Charlotte Akester

BHM: In Conversation With Charlotte Akester

Throughout October, we will celebrate the black heroes across the County involved in all levels of the game

October marks Black History Month, a time where we get to celebrate and recognise the black heroes across the County involved in all levels of the game.

We are proud to use the power of football to help tell the stories of iconic black figures in Lincolnshire, and shine a light on their stories like never before. The first inspirational figure within Lincolnshire's footballing community that we've spoken to is Charlotte Akester. Charlotte is a coach at Stamford AFC Women, the Vice Chair of the National Youth Council, and also is part of the ECFA Committee and Lincolnshire FA Inclusion Advisory Group (IAG). She also is the former Football Development Assistant of Lincolnshire FA. 

Charlotte has a huge involvement in grassroots football, using her passion and insatiable drive to make a real difference in the game, and works tirelessly to ensure the game is truly for all. Her story is inspirational, but it hasn't come without challenges along the way - some that can't be imagined unless you've been in the situation yourself. Charlotte has spoken to us about the importance of representation, and the impact that having someone to look up to had on her - as well as her thoughts on racism in football, unfortunately being on the receiving end of this herself. 

Read Charlotte's full interview here...

In your eyes, how important is Black History Month in both society and football?

To recognise, to celebrate, to educate – the importance of Black History Month (BHM) to both society and football is monumental. In school, Black History didn’t extend much past Slavery and the Civil Rights Movement in the USA in the 60’s. It often ignores or erases the achievements and positive history of black people, especially in the UK.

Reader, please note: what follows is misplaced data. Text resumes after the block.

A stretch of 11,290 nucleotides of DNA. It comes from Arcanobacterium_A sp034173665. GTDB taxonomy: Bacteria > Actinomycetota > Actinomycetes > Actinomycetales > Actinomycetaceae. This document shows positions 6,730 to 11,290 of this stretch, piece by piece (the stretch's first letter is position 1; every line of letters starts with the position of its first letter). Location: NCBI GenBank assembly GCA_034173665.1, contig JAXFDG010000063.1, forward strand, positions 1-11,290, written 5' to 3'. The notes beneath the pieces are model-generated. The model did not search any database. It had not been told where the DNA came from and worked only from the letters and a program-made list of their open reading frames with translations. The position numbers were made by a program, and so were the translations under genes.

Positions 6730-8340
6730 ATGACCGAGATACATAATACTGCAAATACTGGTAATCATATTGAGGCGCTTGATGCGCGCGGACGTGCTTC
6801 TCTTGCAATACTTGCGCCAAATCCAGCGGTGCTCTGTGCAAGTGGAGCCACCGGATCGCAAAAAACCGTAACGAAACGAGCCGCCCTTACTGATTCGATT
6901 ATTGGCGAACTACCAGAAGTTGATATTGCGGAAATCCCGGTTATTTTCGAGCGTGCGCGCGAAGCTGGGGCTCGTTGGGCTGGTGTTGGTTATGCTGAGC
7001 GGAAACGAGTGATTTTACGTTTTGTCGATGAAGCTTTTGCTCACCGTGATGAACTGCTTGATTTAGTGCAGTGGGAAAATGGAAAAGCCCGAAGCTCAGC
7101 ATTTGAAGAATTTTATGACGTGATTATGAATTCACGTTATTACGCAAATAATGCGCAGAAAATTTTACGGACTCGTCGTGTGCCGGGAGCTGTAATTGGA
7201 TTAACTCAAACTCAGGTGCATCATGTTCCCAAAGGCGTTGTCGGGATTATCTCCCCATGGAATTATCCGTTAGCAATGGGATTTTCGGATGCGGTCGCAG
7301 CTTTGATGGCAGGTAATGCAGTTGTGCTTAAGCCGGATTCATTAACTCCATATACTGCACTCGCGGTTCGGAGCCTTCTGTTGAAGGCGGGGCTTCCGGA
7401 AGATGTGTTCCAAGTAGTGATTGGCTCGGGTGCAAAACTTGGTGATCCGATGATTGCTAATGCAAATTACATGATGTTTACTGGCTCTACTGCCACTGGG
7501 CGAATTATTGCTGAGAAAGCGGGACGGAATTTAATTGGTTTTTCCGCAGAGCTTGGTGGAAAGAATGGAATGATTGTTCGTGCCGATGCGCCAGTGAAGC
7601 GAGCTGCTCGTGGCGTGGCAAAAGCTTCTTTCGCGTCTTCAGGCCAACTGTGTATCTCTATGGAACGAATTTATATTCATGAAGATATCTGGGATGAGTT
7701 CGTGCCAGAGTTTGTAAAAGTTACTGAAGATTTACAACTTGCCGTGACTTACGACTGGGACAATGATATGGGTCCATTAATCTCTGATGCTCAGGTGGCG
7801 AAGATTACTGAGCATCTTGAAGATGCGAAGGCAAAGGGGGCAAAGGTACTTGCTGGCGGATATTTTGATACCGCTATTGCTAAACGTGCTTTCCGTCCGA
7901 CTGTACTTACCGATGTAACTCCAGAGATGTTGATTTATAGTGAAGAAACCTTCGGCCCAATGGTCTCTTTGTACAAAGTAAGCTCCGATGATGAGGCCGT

Black History Month helps recognise, celebrate and educate other on the influence of Black Individuals have had on both society and football, alongside highlighting the disparities black people have faced and still face today. If I told you less than 25 black women have represented the lionesses, would that surprise you? As of Lauren James' debut in 2022, only 23 Black women have represented the lionesses out of 227 players since 1993.

BHM allows us to celebrate those players and their achievements, but highlights the lack of accessibility to elite football environments for black women. Black History Month is key in remembering the journey football has been on but highlighting the road it must take to become truly inclusive and accessible. 

Role models are so important for inspiring the next generation, so can you tell us who yours were when growing up?

Staying in line with Black History Months theme this year ‘Saluting our sisters’, Hope Powell was the big one for me growing up! As an aspiring coach, she changed coaching for women in general but also a representative of the black community - it wasn’t something I saw very often. Similar to Hope Powell, Alex Scott is a huge role model. Less so on the pitch (seen as she’s an ex-arsenal player), but as she has transitioned into her media career - it has had a huge impact on me.Charlotte Akester